Au Pairing, Germany
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Berlin Was an Indescribable Trip I Can’t Get Over

On German soil history was tangible to me. In Berlin it I could taste it.

My two night trip to Berlin was much too brief to sort out the melange of feelings I was overwhelmed by. The city is such  a mash up of various political and historical events that it was hard for me to form a coherent impression. Granted, Berlin was considered two cities for pretty much forty years. Bombed, divided (physically, politically and ideologically), walled and then sewn back together again, the city has the personality of a schizophrenic. It is fascinating. So fragmented, dynamic and indescribable. Quoting a fellow au pair friend, “Summing up Berlin in words would be like catching sunlight in a jar.” So accurately put.

It took just three hours to reach Berlin by high speed train from Celle. I was in the good company of two other expatriates who are both talented digital artists (this point is relevant).  We arrived in at the iconic Haupt Bahnhoff in the early evening and made our way to Hotel Amadeus. While Amadeus is centrally located and affordable, I’m confident you won’t find it recommended in any guide book. Located in what was East Berlin, it is located in a GDR style apartment block and has rooms spread across a number of floors. These rooms share the floors with various other businesses which was ‘unique’ (read: dodgy). Our room was large and adequately furnished, though thin walled.  After establishing ourselves we jumped on the U-Bahn and headed for Alexanderplatz, a centrally located train station and public square. The platz happened to be occupied by a festival of sorts for the weekend, and on many occasions we found ourselves in a beer garden sucking back half pints of Erdinger Weissbrau. We ducked into a restaurant and I happily indulged in a thick slice of Black Forest Cake and green Berliner Bier (I have no idea why it was green). During our dinner we noticed that we had attracted the attention of two (greasy looking) men. The girls had messaged a local acquaintance they had met on an online artsy folk community and he met up with us at the restaurant. We sat for a while and then noticed the looky-loo men approaching our table. They muttered but a few words and left a token on our table with a phone number inscribed on it. Should we not have had a local with us, this gesture likely wouldn’t have solicited much attention from us.  Did we just get hit on? Not in the least. Our local informed us that the two men were gigolos. Apparently on this trip I don’t look like I am schlepping it as a backpacker.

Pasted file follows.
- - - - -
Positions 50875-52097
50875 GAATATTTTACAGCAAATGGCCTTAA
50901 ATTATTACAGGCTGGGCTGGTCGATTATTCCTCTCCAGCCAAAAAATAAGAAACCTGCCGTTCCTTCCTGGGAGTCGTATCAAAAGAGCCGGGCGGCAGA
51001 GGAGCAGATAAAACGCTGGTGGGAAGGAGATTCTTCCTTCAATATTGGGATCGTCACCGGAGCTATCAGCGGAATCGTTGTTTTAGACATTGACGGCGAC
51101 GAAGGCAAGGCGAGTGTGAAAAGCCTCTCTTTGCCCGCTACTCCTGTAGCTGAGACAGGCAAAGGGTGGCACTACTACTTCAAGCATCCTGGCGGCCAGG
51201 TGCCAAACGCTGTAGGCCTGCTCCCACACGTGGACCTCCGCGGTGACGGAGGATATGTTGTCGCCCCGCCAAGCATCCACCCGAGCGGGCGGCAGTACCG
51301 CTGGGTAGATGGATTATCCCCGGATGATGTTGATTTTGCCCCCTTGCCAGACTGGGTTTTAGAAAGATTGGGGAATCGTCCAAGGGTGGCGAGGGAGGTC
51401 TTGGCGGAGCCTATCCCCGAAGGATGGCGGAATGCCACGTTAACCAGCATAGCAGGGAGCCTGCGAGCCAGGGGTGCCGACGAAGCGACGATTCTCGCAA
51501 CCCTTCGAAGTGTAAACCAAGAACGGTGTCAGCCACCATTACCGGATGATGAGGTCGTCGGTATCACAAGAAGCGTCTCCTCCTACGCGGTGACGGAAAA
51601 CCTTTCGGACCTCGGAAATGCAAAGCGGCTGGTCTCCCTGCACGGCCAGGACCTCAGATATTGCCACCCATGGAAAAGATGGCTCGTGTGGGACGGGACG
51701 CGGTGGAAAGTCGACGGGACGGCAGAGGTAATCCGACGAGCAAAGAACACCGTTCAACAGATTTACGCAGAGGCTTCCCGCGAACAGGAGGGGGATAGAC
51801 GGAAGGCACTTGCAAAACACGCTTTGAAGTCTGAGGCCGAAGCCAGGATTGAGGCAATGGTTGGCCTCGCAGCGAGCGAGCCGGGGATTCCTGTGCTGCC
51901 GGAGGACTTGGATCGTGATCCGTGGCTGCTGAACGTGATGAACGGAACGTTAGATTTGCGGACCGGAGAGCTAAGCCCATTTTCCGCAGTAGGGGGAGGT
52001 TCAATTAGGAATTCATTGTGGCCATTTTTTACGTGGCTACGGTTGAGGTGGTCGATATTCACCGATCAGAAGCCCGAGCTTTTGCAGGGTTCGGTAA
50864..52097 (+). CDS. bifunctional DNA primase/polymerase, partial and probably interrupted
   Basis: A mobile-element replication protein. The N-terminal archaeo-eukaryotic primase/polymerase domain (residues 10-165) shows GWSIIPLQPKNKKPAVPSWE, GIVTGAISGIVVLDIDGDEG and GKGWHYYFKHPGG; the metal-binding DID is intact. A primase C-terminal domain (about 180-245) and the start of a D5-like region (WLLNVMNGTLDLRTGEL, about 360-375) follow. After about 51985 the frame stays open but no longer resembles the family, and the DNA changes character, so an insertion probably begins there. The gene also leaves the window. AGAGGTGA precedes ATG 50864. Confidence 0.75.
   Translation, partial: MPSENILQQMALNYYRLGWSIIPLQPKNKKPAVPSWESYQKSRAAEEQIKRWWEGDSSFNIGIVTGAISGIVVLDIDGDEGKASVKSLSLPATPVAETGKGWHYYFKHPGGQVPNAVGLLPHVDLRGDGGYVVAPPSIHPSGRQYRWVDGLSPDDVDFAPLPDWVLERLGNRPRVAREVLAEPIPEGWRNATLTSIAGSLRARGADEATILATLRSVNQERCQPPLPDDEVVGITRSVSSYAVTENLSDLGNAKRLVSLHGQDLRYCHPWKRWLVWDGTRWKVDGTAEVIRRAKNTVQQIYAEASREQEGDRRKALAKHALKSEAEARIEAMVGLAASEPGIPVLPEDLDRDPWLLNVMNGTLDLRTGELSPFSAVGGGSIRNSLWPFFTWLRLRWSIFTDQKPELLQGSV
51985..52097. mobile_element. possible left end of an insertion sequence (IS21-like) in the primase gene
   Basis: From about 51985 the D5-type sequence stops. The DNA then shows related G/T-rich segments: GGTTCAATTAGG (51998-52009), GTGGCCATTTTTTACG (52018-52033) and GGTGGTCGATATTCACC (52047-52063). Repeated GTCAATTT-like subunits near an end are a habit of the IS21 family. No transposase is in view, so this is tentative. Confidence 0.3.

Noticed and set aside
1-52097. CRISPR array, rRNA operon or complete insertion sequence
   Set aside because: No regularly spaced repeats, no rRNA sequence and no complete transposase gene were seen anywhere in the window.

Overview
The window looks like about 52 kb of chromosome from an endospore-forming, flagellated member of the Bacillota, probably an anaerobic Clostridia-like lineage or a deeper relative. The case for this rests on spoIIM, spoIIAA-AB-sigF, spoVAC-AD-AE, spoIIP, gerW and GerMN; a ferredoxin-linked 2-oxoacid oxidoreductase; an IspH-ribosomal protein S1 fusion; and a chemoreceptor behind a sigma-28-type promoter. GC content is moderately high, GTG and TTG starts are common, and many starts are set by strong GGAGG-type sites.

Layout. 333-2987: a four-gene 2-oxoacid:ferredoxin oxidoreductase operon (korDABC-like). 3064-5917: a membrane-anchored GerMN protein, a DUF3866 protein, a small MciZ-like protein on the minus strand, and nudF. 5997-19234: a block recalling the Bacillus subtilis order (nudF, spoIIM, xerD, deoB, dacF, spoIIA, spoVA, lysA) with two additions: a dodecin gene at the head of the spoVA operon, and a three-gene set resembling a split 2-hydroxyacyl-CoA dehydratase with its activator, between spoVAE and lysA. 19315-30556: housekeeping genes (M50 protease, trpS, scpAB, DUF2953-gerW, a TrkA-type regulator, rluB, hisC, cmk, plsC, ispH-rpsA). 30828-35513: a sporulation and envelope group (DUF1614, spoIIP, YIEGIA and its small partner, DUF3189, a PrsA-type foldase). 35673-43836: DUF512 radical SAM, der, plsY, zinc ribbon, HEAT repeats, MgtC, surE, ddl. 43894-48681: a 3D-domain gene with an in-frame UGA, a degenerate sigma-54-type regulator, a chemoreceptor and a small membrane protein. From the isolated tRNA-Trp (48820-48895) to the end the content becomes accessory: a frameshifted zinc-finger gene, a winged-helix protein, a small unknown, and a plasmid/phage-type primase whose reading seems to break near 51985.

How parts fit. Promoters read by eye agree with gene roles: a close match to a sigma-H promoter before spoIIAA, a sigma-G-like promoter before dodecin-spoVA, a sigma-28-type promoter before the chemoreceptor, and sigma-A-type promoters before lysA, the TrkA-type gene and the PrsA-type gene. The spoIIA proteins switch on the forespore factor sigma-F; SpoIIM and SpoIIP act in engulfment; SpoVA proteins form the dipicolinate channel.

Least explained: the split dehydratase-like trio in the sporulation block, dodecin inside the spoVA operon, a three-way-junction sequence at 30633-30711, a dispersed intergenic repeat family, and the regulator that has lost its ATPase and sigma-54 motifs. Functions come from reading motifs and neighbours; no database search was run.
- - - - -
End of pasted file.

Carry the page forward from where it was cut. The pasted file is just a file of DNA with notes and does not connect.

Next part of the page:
For the next four hours our local took us on a moonlight walking tour of the city. We left Alexanderplatz, walked past the intimidating TV Tower and down Unter Den Linden as far as the Brandenburg Gate. The cool evening air was refreshing after a sticky August evening. The four of us ogled the Hotel Adlon (where Michael Jackson famously dangled baby Blanket from his balcony) and then wound our way through the national Holocaust Memorial.  We then crept through the Reichstag courtyard and then moved on to the Sony Centre at Potsdamer Platz.  The Sony Centre must be appreciated after nightfall. We laid on some benches for some time and watched the ceiling illuminate hues of purple and blue. An adequate substitute for Aurora Borealis. After a long night of touring we jumped onto the U-Bahn and crept back into our Amadeus suite.

As we had pretty much seen most of Berlin the evening before, Saturday was spent revisiting the Brandenburg Gate (we needed photos in the daylight after all), Check Point Charlie, various war memorial museums and shopping for souvenirs. Hats, well ‘head ware’ was on the top of the shopping list for all three of us. I was particularly enamoured with the thought of acquiring a Communist era striker hats (refer to the photo collection below) while the girls favoured gas masks and Soviet Ushanka hat (Google it). For a cool 20 Euro I found my striker hat in a souvenir shop. Good, I’m not the only twisted tourist seeking out a Soviet military hat in a city devastated by warfare. Actually, it seemed that on every other street corner, war mementos (original and replicas) were being peddled. Nazi coins, military apparel, war pins and gas masks.

The first time I crossed the border into Germany from Switzerland I couldn’t help but stare at the glaringly obvious white war elephant in the room. I was 18 and just ten months earlier had been enthralled by WW2 events in my History 12 class. On German soil history was tangible to me. In Berlin it I could taste it. Bullet holes that riddled the pillars of Brandenburg Gate are still visible and even a tourist can see which buildings are characteristically ‘East German.’ Dense urban blocks are juxtaposed against gaping lots. Shiny and contemporary Potsdamer Platz is a striking contrast to the charm of old East Berlin neighbourhoods, and the six hulking remnants of the Wall displayed in the square seem almost comical.  Every city block seems to have its own vibe as a result of Berlin’s turbulent past, and its population is a patchwork of nationalities. An international capital city housing many international organizations attracts nationals, EU citizens, expatriates, a plethora of Kurdish minorities, and a poignant arts and counter-culture population. With so many juxtaposed cultures, languages, ethnicities and architecture, describing Berlin really is like trying to catch sunlight. This city certainly warrants a subsequent (and longer) visit.

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